The GREM program is the first step on your path to leadership in the global real estate industry. The specific avenue you pursue upon graduation is up to you. Real estate activities are diverse—from development and construction to financing; from feasibility analysis and regulation to asset management and institutional investment; from research to urban planning, government affairs and more.

Commercial Real Estate Development

Commercial real estate developers create the built environment within cities, impacting the way societies live and interact for current and future generations. The successful developer creates and executes a development program meeting the needs of the market within the context of the physical geography, legal and political constraints, and return requirements to capital. The property development business is risky. Successful developers are detail and results-oriented. Strong financial analysis skills are required in addition to the ability to balance the demands of multiple projects and work effectively with a variety of partners including investors, contractors, community leaders, and regulators. The risk in development may be high, but the satisfaction and return can be even greater.

Asset Management

The creation and maximization of value, whether for a single asset or across a portfolio, requires the unique skills of asset managers. Deciding between working as part of an investment fund, full service real estate advisory firm, or directly for a property owner, are critical decisions asset managers must make in order to execute a successful investment strategy while facing the constantly changing dynamics of local property and capital markets. Whether acquiring assets as part of an investment strategy, repositioning assets through capital improvements, leasing strategies in response to changing local market dynamics, refinancing assets to optimize the risk adjusted investment returns, or disposing of assets to realize the results of the strategy, asset managers need a thorough understanding of property and capital market dynamics, strong analytical skills to recognize and measure opportunities, and team management skills to execute the strategy.

Commercial Lending and Real Estate Finance

Commercial banks which provide capital to real estate projects usually specialize in types of financing including construction lending, commercial mortgage-backed securities, or mezzanine financing. Jobs with banks or insurance companies will be highly analytical, requiring the performance of financial due diligence and market analysis. Good communication and networking skills are important in generating new business through relationships with commercial real estate developers and brokers. The state of the current mortgage environment also offers opportunities for independent loan modification companies which work with lenders and borrowers to restructure the terms of a loan.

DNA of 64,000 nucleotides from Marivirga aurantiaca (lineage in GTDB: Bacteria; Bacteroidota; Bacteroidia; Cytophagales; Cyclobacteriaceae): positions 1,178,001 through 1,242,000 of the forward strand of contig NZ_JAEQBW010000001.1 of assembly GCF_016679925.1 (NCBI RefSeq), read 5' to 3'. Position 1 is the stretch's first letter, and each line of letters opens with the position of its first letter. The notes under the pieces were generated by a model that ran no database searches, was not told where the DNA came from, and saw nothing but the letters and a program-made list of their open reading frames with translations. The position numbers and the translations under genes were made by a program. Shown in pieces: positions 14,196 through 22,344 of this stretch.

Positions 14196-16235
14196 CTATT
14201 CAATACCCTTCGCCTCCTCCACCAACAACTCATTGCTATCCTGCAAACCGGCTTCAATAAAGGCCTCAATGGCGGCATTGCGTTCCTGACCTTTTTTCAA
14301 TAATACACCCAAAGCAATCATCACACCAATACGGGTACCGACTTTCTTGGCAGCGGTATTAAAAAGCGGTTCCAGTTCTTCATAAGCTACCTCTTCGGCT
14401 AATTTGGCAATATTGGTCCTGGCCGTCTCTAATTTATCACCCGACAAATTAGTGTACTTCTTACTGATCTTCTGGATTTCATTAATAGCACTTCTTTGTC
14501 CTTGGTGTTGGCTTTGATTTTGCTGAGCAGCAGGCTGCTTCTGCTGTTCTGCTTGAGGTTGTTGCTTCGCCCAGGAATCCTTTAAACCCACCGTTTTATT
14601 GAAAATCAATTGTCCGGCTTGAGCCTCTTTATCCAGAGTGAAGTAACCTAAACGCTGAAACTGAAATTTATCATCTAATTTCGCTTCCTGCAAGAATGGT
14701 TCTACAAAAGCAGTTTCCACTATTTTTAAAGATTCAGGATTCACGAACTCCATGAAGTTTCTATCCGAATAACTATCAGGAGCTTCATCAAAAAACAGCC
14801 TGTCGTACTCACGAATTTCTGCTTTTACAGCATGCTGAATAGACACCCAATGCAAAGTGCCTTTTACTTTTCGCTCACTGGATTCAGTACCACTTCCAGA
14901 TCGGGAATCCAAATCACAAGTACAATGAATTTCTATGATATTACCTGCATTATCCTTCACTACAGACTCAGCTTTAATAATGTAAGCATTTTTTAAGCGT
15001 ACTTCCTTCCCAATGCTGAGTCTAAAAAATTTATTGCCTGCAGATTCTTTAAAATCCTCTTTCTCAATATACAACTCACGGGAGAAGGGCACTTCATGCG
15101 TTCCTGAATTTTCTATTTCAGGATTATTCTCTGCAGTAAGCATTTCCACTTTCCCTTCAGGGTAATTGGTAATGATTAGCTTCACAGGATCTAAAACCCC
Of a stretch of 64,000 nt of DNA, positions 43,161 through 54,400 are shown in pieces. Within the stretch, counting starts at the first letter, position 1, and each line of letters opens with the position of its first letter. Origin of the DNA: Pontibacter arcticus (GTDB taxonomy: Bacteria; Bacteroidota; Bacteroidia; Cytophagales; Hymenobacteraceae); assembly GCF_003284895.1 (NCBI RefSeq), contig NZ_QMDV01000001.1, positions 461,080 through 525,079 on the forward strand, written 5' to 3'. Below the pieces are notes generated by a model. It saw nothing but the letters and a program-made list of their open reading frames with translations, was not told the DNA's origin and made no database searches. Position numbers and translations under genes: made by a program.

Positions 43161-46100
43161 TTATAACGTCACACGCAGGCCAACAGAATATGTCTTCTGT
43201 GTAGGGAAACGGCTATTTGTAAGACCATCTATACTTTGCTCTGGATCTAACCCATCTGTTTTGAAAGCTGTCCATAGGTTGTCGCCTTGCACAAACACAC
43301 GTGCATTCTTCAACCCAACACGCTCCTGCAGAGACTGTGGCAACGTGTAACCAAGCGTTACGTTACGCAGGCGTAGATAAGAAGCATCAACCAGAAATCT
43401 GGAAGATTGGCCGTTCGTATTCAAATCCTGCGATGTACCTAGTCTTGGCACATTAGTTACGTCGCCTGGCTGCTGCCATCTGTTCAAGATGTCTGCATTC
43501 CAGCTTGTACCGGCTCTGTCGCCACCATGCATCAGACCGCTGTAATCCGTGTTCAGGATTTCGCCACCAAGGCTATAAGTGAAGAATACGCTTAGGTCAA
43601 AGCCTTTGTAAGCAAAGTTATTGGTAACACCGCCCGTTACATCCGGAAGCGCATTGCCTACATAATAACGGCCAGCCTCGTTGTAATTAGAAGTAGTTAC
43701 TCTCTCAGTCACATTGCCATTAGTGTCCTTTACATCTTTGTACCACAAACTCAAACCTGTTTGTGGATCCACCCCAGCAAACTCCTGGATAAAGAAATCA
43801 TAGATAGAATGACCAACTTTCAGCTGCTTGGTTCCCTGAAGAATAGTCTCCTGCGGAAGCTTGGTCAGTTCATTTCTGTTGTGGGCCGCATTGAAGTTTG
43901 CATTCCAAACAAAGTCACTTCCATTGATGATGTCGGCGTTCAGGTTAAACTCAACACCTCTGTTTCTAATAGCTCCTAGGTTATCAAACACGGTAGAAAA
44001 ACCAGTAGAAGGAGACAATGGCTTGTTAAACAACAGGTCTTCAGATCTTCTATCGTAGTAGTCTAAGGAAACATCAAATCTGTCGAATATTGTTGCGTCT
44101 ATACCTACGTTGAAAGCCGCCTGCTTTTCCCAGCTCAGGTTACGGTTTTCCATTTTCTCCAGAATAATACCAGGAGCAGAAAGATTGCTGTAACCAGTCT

Real Estate Securities Analysis and Investment

Publicly traded securities backed by real estate assets, such as real estate investment trusts or commercial mortgage-backed securities, have increased dramatically over the past 15 years, requiring specialized expertise to understand the dynamics of these specialized investment vehicles. The performance of any real estate security is connected to the dynamics of specific markets and properties within the underlying portfolio and subject to the specialized tax and legal structures that underlie the security, requiring a different expertise compared to traditional stocks and bonds. Whether working for an investment banking firm creating securities, a fund manager buying and selling securities, or as a securities analyst or rating agency, having strong financial analysis skills combined with knowledge of both real estate markets and public capital markets are keys to success.

Consulting and Advisory Services

The complexity of the real estate industry requires experts able to bring unique knowledge and skills needed to solve real estate challenges. Consultants and advisors assist clients through complex or specialized challenges, such as investment or leasing brokerage, appraisal and valuation, corporate real estate services, tax advisory services, or other specialized consulting. Graduates find rewarding opportunities at major brokerage firms, valuation firms, major accounting firms, and other professional services firms.

In addition to career opportunities in the private sector, real estate skills open up a wealth of opportunities in government (local and national) and intergovernmental agencies.

For example:

Urban Planning and Regulation

Urban or city planners work with city and state governments to manage the growth and development of communities for the benefit of inhabitants and the environment. Urban planners work with developers, investors, residents, and politicians to minimize pollution, congestion, and crime while maximizing property values, quality of life, and sustainability. Planners may work directly for a municipality or for a consulting firm.

Government Affairs

A number of governments have greatly expanded their role in finance and real estate in response to economic conditions. Opportunities exist for examiners, accountants, and financial analysts as well as in the disposition of property. Government agencies regulate professional licensing, banking, and insurance transactions while also administering real estate incentives. Political action committees and trade associations influence state and federal regulations on major real estate issues. The regulatory environment for the global real estate sector keeps changing and significant opportunities exist in working with or lobbying government agencies.